After seeing what he could do when he played every day, Fielder gained confidence in his abilities. Stateside, notice was paid as well. When Detroit couldn't lure Kent Hrbek or Pete O'Brien, both free agents, it went after Fielder. And with Hanshin ready to up the ante, Detroit had to offer Fielder $3 million for two seasons. The rest, as they say, is home runs.
The last two of his 51 homers in 1990 came on the final day of the season in New York. Fielder, who began the year in anonymity, found himself in the middle of a media countdown at its end. (The last player to hit 50 was the Cincinnati Reds' George Foster, who had 52 in 1977.) There were times when players could not negotiate the clubhouse because of the crush of reporters. Fielder didn't help, tailing off at the end and extending the drama. He finally got No. 49 with six games remaining, but he just couldn't cash in. "At the end," he says, "I didn't care if I hit 50 or not. I just wanted it to be over with."
Those who knew hitting could see him sweating. He was holding the bat tighter, swinging harder. Otherwise, though, no one could see him strain. His batting coach, Vada Pinson, doesn't remember Fielder barking at anybody. "The last day, a Japanese reporter came up to him, and he excused himself and said, 'I really have to get myself together,' " says Pinson. "That was all the stress I saw."
Now that he's the league's reigning phenomenon, he's just as stable. "Having done what he's done," says Incaviglia, "he could come in here and big-league it. But he's just one of the guys, and he's determined to stay that way."
Above all, his teammates regard him as a good guy. They give the obligatory quotes—"I've seen him hit a home run off his front foot," says Mickey Tettleton, maintaining the legend. "I've seen him hit a line drive over centerfield, 440 feet"—but they always end with "good guy."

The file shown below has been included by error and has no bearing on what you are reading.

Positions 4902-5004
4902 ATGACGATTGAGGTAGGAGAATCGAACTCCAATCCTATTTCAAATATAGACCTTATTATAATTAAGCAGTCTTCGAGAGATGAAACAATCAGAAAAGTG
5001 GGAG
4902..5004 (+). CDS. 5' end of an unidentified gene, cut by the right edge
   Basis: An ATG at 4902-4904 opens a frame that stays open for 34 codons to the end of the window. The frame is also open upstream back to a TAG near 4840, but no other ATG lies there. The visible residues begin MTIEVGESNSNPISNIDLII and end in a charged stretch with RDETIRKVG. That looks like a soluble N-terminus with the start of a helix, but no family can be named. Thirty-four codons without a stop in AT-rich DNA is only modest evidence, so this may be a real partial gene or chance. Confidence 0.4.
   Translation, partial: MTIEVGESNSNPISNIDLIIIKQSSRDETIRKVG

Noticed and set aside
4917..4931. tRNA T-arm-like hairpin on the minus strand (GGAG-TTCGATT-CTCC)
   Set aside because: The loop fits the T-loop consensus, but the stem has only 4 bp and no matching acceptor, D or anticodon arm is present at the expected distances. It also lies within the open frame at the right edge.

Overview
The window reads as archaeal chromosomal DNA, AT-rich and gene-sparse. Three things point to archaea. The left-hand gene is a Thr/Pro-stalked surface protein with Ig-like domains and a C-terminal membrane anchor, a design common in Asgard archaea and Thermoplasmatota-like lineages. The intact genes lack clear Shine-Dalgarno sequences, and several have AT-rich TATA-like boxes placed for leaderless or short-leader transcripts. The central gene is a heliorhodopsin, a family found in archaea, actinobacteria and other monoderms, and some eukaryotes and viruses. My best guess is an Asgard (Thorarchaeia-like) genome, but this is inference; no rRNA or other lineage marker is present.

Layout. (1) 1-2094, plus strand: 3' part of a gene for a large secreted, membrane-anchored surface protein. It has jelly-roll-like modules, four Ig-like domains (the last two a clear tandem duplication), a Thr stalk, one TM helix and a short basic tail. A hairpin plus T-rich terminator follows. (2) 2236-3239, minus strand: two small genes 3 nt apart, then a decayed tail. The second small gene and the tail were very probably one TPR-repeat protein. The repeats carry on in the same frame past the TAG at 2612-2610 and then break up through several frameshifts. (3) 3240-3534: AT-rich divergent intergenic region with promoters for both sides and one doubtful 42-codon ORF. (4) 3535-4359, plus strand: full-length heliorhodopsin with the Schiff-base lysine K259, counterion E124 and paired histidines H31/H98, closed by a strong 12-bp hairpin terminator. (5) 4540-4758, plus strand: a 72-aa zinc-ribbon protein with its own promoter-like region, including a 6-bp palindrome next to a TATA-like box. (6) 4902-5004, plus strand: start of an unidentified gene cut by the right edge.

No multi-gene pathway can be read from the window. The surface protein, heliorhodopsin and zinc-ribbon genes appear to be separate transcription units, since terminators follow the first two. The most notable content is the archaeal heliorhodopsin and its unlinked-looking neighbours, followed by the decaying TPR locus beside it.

In fact, Fielder seems to play the role of victim more willingly than that of hero. The Tiger clubhouse is loose to begin with, but Fielder's corner is particularly hot. Leftfielder Lloyd Moseby, who occupies the locker next to him, and who was a teammate of his in Toronto, is by some accounts his best friend. Yet he told Fielder the other day that Fielder could never play in the National League; he would miss 50 games for sure. Fielder, his eyes as big as pie plates, tried to argue, but Moseby just shot him down. "The skip would see you limp in there, and you'd be out in a minute," said Moseby. "Maybe miss 60 games a year."
Fielder appeared sorrowful, as if he believed the news. "We do get on him," says Tettleton.
The one taboo appears to be his weight. The next fat joke in the Detroit clubhouse will be the first. "Why would that be funny?" asks Tettleton, as if he has never considered the topic before. Attention: David Letterman.
Well, some fun has been had on that topic, sort of. Fielder got the San Gabriel Valley Daily Tribune, which covered his high school exploits at Nogales High just outside Los Angeles, to track down a picture of him dunking. In fact, Fielder was a sensational football and basketball player at Nogales High, where he was voted Most Athletic and Most Popular. Baseball bored him; he didn't go out for the varsity until his junior year.
But basketball, now there was a sport. A 6'3" point guard as a senior—"He was sweet," says his mother, "marvelous passes'—he led Nogales to the sectional semifinals, but his team missed out on a chance for a perfect season when his 30-footer hit the front of the rim at the buzzer. The picture did show Cecil dunking. The players passed it around and remarked on the wonders of trick photography. He was said to have looked sorrowful then, too.